Wednesday, February 28, 2018

Self-Discovery on the Genealogical Highway

For more than a year now (as many of you know) I have been ambling down the genealogical highway, in search of stories of my family's history and knowledge of the times in which they lived.

My mother was born in this house that still stands in our city.
This quarter's focus on Modern Creative Life is "Selfies." Here's how the theme is described in its submissions page:

What does it mean to examine one’s self? Can self-portraits – and all versions of that such as memoir, personal essays, and such – heal us and help us grow as creatives? How do we make the space for blank canvases and blank pages if we ignore our need to create? Can we expect to fill those pages and canvases with our creations if we dive deeper into who we are?

Part of living a creative life is the understanding that we must refill our own wells in some way on a regular basis, otherwise, we find ourselves resentful of our own lives. Without the time or space to pursue our creative ways, we will burn out. Our souls demand that we uphold the responsibility of using our gifts. So how does looking at ourselves help us or hurt us?

Taking this road trip through history has been and continues to be a journey of discovery. But it isn't just names, dates and birthplaces I've discovered. I've also learned some stories about my ancestors and -- perhaps more important -- something about myself.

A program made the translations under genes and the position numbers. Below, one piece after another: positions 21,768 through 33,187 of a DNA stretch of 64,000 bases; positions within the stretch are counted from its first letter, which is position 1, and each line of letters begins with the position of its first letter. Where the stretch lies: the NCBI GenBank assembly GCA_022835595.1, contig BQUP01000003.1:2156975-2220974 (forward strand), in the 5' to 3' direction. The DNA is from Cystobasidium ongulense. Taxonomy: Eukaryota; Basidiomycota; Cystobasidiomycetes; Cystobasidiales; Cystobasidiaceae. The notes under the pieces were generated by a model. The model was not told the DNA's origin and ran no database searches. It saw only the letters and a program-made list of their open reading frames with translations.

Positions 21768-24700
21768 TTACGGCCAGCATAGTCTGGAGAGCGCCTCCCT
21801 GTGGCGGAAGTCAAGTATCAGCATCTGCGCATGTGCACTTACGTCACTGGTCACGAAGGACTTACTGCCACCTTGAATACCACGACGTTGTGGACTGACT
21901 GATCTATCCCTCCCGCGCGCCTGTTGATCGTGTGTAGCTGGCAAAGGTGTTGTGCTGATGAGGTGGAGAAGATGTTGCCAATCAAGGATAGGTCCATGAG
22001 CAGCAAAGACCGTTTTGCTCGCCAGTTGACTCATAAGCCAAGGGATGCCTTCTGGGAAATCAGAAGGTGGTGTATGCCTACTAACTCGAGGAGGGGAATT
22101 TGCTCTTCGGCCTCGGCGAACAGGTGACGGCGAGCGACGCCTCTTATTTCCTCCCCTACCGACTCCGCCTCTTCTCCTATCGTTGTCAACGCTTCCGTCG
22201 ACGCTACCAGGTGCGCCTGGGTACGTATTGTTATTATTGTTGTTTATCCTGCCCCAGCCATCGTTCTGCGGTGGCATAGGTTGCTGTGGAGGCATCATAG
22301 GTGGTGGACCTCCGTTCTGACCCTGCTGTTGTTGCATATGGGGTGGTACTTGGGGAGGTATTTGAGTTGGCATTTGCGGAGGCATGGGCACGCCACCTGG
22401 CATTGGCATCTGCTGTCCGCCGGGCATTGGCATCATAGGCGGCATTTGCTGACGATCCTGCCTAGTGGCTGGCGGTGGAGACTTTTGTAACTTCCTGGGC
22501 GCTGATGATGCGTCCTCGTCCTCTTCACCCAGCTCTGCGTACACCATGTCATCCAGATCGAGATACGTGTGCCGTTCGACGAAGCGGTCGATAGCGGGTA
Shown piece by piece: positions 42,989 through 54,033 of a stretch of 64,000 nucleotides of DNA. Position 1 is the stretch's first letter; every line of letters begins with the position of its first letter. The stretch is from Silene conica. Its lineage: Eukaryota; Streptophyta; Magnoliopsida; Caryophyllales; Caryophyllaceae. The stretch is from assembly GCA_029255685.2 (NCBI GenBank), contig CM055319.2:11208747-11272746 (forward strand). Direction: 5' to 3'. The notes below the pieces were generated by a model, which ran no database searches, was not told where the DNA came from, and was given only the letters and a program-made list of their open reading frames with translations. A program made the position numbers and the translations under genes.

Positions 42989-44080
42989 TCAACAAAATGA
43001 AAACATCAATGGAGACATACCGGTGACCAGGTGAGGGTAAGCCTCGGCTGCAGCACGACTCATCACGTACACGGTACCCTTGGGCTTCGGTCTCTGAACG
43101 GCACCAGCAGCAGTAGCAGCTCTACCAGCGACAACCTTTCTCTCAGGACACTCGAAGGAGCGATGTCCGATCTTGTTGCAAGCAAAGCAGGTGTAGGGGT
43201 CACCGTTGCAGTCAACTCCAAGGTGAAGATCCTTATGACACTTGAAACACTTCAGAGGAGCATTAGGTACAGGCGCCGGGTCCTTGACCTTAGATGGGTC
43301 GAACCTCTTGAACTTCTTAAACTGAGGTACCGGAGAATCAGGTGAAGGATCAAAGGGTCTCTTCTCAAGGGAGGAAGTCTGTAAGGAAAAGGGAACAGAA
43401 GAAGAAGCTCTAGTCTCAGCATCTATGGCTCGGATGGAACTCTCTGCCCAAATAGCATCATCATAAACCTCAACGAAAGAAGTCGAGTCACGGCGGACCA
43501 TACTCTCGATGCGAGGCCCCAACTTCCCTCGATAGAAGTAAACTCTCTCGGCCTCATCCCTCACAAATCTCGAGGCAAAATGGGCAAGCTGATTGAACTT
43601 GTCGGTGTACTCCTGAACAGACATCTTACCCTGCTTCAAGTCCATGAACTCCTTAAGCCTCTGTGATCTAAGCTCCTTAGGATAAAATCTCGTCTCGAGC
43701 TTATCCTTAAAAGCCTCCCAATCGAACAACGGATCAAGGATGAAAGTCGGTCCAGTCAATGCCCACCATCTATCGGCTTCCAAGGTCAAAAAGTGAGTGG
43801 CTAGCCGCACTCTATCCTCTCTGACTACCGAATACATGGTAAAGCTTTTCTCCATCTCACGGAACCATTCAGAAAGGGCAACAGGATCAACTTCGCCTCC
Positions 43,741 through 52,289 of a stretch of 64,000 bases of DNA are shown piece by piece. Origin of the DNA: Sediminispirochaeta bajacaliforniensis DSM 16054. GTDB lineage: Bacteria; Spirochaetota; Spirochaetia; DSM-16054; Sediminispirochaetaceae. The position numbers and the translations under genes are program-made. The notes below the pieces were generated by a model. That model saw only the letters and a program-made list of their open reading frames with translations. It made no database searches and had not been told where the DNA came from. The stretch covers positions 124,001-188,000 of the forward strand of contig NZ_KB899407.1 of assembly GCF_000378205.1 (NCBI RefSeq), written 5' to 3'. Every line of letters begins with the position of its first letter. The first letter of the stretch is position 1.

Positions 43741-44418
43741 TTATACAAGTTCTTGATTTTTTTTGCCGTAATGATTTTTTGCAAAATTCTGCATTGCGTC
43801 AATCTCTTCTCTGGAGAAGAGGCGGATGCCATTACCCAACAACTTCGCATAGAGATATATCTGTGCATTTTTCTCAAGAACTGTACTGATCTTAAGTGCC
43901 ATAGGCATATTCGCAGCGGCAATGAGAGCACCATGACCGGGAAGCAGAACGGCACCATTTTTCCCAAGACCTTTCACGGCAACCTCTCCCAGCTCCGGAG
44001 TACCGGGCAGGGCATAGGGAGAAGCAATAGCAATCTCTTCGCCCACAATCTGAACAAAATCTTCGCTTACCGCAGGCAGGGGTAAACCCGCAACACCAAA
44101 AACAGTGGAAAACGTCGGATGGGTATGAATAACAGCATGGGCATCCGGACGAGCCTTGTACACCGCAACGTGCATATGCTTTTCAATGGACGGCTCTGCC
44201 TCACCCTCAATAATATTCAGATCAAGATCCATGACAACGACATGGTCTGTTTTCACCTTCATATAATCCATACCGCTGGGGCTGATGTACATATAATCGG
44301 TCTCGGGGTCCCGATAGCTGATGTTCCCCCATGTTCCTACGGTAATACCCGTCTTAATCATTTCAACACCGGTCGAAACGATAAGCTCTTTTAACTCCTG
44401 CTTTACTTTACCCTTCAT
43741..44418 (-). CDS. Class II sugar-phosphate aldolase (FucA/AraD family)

I'm sharing that in the current issue of Modern Creative Life right HERE. I hope you'll stop by and read it.

Which one do you think is my mom?
And if you, too, are on that journey, I encourage you to consider -- how has it changed you? How has knowing about your ancestors' lives affected how you feel about your family, your ancestors or you, yourself.

When we found this photo of our grandmother, we realized how much she looked like one of my cousins.
Not every story is pretty or happy. Hard decisions had to be made and some were heartbreaking. But so many are inspiring.

And if you haven't taken that journey (and I know -- many who read this blog haven't even considered looking into their past) I offer these suggestions for the "just in case" day that you take this journey on.

Eight Tips for Your Future Geneology Journey

  •  Ask questions of your parents while they are here -- or your grandparents? Even better. Write it down somewhere and let someone know where it is. And consider printing it out -- electronic documents have a bad way of getting deleted or lost in a hard drive crash!